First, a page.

Step-by-Step to Wireless Benefits in Machine and Production Processes

Performing a Comprehensive Site Survey is Crucial. No Wireless System Should Be Installed Without One

By Jim Montague

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Not another wireless column! Sorry, but this one was timely and too useful to pass up. I was pleasantly surprised at the recent RSTechED event in Orlando, Florida, when experts from Rockwell Automation and Cisco summarized their "Wireless Design Considerations for Industrial Applications" to help users apply wireless appropriately, safely and securely in their machines, applications and production processes.

Located at www.tinyurl.com/qdje9k5, the guide includes details of wireless local area network (WLAN) implementations, test details and results, and links to Cisco's documentation on wireless technology. The presenters were Rob Snyder, product manager for Rockwell Automation's Stratix 5100 wireless access points (APs), and Scott Friberg, senior applications engineer in Cisco's Internet of Things (IoT) group, and they focused on wireless governed by the IEEE 802.11a/g/n standard, which covers I/O components, peer-to-peer and safety controls, and mobile HMIs.

However, due to more mobile, "fast-roaming" machines and other possible latency sources, Rockwell Automation and Cisco's wireless application guide recommends users employ the 5-Ghz band for their wireless networks, don't exceed 20 wireless nodes per wireless AP and keep 20% of network bandwidth capacity in reserve to handle increased data traffic. "Determining the right packet size, speed and interval is probably the most important metric for wireless implementation," Snyder adds. "In general, we found it's important not to exceed 2,200 data packets per second (PPS) in a wireless channel, but further reducing packet rates is important in environments with radio frequency (RF) issues or other interference."

Also Read: Wireless Builds Ties That Bind For Automation Industry Networks

To prepare an application and facility for a WLAN, Snyder and the guide recommend that users assess their site requirements and identify:

• Wireless channels available and in use;
• IT policy regulating wireless spectrum;
• Existing and potential sources of wireless interference in the area;
• Locations, dimensions, material compositions of required coverage areas;
• Environmental characteristics of the site;
• Obstructions that might enter and leave the coverage areas;
• Installation limitations for the antennas, APs and cabling;
• If a site survey was done before, determine devices and parameters used.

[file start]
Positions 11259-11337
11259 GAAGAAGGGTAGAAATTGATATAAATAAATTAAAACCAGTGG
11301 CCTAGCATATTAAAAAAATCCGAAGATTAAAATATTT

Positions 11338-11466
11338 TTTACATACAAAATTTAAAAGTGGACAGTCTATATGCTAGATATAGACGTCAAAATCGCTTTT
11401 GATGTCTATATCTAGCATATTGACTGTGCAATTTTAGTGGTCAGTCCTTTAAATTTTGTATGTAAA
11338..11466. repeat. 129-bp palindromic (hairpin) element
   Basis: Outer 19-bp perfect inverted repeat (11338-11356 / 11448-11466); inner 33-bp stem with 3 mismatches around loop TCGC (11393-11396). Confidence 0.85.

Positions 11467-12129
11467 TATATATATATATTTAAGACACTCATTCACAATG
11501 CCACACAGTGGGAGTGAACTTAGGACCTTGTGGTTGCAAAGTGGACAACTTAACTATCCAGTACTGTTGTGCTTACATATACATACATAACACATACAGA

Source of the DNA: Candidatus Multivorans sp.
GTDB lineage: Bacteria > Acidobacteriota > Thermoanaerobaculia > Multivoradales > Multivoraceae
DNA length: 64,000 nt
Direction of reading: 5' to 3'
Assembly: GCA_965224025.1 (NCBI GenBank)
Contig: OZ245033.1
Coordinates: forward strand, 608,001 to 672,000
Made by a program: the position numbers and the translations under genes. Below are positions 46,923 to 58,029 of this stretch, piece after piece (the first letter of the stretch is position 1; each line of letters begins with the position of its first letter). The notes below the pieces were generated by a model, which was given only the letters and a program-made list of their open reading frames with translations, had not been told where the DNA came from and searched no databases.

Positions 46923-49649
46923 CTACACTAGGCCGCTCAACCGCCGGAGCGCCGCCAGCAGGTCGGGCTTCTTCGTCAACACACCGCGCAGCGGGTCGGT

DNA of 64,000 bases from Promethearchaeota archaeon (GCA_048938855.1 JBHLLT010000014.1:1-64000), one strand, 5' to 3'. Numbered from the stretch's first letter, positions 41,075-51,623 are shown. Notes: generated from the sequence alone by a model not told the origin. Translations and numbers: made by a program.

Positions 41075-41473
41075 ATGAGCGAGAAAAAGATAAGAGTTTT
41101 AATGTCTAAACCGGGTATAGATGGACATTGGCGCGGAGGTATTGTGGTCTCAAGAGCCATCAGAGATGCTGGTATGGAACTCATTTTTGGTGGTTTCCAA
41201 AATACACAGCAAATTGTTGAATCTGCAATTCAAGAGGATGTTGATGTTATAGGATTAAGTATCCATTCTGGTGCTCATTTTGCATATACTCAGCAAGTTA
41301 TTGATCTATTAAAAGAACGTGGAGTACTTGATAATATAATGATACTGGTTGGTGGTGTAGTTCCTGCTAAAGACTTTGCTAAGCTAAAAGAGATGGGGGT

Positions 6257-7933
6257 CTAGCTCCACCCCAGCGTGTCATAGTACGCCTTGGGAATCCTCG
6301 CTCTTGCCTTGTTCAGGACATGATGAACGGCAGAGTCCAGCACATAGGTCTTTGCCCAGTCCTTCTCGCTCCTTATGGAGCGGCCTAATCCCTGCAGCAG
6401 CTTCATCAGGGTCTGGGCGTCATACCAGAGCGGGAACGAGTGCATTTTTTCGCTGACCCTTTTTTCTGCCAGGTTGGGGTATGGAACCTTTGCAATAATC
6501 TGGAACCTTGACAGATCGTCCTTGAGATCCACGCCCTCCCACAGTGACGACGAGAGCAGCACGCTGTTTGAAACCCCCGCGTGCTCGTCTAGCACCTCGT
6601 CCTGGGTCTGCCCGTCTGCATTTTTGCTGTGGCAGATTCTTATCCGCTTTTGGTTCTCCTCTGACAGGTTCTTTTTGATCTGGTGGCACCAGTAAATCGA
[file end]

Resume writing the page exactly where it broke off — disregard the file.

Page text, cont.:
"Performing a comprehensive site survey is crucial. No wireless system should be installed without one," Snyder says. "An accurate site survey is necessary to determine appropriate antenna type and placement."

Once the site survey is done, preparing to install a WLAN also requires identifying network requirements. These include:

• Picking an autonomous or unified WLAN architecture;
• Evaluating existing WLAN and switch infrastructure;
• Deciding who will manage the WLAN;
• Settling on required WLAN security and required network redundancy;
• Determining IP addressing, DHCP and VLAN requirements.
Next, individual application requirements must be determined. These include:
• Number and types of both wireless and wired components;
• Type of CIP and non-CIP protocols required by the application;
• Packet intervals, size and PPS rate for each type of traffic;
• Directional flow of the traffic per protocol;
• Total PPS per wireless channel;
• Application timeouts required per protocol;
• Maximum tolerable latency and jitter per protocol;
• Handling of lost or late data packets by the application;
• Time synchronization requirements;
• Equipment mobility requirements such as fast roaming;
• If multiple, identical applications need to operate throughout the plant, the number of installations and distance between each area.

Finally, the application guide recommends using WPA 2 with AES encryption to secure wireless network, which doesn't affect application performance. "Many components have these security functions built in, but users must enable them," Snyder concludes. "Security is organic to the wireless standards, so use them."

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